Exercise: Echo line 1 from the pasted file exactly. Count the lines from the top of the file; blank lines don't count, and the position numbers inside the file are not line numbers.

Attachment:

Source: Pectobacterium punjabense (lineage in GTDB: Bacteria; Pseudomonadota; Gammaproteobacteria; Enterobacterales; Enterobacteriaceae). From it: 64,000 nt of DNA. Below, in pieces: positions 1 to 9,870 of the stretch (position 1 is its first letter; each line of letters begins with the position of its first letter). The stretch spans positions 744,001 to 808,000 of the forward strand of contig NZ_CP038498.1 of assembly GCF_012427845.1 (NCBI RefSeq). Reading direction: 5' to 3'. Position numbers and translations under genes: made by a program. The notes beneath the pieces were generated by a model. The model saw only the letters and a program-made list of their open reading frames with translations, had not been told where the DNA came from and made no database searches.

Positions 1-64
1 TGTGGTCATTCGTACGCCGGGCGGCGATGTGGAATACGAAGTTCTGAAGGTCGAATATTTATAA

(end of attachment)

Source: Pectobacterium punjabense (lineage in GTDB: Bacteria; Pseudomonadota; Gammaproteobacteria; Enterobacterales; Enterobacteriaceae). From it: 64,000 nt of DNA. Below, in pieces: positions 1 to 9,870 of the stretch (position 1 is its first letter; each line of letters begins with the position of its first letter). The stretch spans positions 744,001 to 808,000 of the forward strand of contig NZ_CP038498.1 of assembly GCF_012427845.1 (NCBI RefSeq). Reading direction: 5' to 3'. Position numbers and translations under genes: made by a program. The notes beneath the pieces were generated by a model. The model saw only the letters and a program-made list of their open reading frames with translations, had not been told where the DNA came from and made no database searches.